Continuous Integration on GitHub
A typical inner source service has:
- multiple teams contributing to a single shared codebase
- several operational deployments (per-team or per-division)
This allows the local team or division to deploy to their preferred topology with their local security, service management and operational response setup and still leverage the value of a shared codebase with contributions from other divisions. This document describes how you can use GitHub continuous integration tools to automate the link between your shared codebase with its many deployments.
From Source to Production
Typically a service will follow these steps to production:
- Source: A codebase in a
Flutter-Global repository with access controls and a branching strategy that allows cross-divisional contribution.
- Validate: Check proposed code changes in a pull request by running a series of tests that must pass: compile and/or lint commands, unit test suites, static analysis and security tool tests.
- Package: Resolve any external dependencies to build a new version of the desired deployment package(s) e.g. docker, rpm.
- Integration Test: Run available integration tests against the candidate deployment package with other dependent mocked packages.
- Publish: Publish the tested deployment package to a registry so it is available to all divisions.
- Deploy: Configure the package and deploy it to a specific topology (e.g. AWS, on-prem VM, k8s).
- Deployment Test: Run available deployment tests including non-functional checks e.g. performance, failover or capacity tests.
- Release: Promote the test deployment through the various required environments to rollout to production traffic.
- Warranty: Observe the release with heightened operational awareness to confirm success, with rapid rollback invoked on suspicion of failure.
The tools available to all Flutter divisions are currently limited to the GitHub platform:
- Git repository code versioning control and access control for step 1.
- GitHub Actions to validate a pull request in step 2, and automate further steps 3-8 as necessary. Secrets storage and self-hosted runners are available within specific internal networks where such access is required.
- GitHub Packages to store private build dependencies in step 3, and to publish build artefacts to a registry in step 5.
- GitHub Issues to plan and track your work.
The following tools are NOT available across all divisions, but are used within individual divisions or teams:
- Jenkins is used to orchestrate CI pipelines across steps 2-8. Several Jenkins deployments are integrated with GitHub but do not provide cross-divisional access. To enable cross-divisional access it is recommended to migrate such workloads to GitHub Actions.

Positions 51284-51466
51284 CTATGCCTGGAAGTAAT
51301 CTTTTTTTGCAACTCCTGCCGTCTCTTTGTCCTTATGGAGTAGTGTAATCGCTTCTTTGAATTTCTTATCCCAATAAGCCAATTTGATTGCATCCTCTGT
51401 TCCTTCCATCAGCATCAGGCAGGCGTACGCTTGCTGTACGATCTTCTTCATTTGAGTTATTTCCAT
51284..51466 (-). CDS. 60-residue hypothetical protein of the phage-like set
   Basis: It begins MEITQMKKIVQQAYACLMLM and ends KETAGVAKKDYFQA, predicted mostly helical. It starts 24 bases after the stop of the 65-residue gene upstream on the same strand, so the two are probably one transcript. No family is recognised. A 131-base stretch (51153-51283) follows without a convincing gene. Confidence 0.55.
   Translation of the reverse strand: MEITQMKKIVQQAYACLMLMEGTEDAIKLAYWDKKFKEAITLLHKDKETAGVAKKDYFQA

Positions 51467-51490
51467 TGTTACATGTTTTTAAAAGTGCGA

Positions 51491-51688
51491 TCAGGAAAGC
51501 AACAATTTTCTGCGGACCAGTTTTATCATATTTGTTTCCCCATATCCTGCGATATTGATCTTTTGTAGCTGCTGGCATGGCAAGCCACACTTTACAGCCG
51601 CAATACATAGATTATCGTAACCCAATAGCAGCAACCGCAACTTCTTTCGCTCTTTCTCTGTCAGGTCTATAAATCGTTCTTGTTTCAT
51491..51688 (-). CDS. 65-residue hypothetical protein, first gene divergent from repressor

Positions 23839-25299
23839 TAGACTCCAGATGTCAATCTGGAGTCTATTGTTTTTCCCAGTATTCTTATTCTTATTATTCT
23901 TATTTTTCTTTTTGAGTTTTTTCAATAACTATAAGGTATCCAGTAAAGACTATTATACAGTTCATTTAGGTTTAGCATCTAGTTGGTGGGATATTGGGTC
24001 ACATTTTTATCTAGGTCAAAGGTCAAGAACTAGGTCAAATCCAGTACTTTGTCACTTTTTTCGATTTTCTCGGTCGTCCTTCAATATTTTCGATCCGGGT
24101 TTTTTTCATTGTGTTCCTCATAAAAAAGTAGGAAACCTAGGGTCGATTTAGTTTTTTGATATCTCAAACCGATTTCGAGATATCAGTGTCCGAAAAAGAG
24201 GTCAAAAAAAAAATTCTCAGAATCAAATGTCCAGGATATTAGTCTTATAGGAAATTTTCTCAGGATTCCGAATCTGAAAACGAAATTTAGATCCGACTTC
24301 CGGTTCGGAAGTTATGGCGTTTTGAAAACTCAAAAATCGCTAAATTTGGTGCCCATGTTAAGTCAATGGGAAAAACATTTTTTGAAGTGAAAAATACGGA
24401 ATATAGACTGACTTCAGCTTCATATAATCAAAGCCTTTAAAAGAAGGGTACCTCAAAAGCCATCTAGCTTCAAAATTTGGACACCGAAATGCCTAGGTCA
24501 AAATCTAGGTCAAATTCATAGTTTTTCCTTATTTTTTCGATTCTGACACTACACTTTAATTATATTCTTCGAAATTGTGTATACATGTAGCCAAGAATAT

- Artifactory is used as a package registry for steps 3 and 5 but can’t provide cross-divisional access. It is recommended to either migrate to GitHub Packages for shared access, or simply push to multiple package registries so artefacts are available to all those who need them.
- SonarQube, Snyk and other static analysis quality or security tools for step 2 are licenced divisionally at present. This may change in future but the current recommendation is to depend on a divisional licence if required.
Shared vs Division Context
Each of the steps from source to production can be either:
- Shared: a single implementation that is accessible and changeable by all divisions.
- Divisional: implemented per-division or per-team using local tools accessible only by members of that division/team.
It is recommended to use a shared context for steps 1-5, and a divisional context for steps 6-9. These choices will depend on the requirements and history of your specific capability with some common problems encountered with the recommended approach for each step included in the table below:
||Branching strategy too simple for multi-division deployment.
||Group licenced/deployed static analysis tools or checks not available.
||Private build dependencies only available within a divisional Artifactory.
||Tests require access to divisional mock services (e.g. account systems).
||Immature shared GitHub service account management.
||Multiple packaging formats required to support divisional preferences.
||Unclear responsibilities split with “integration test” step results in wasteful duplicated testing.
||No cross-divisional health/ready endpoints.
||No cross-divisional observability & telemetry standards.
Such problems are topics of active experimentation within various of our inner source products.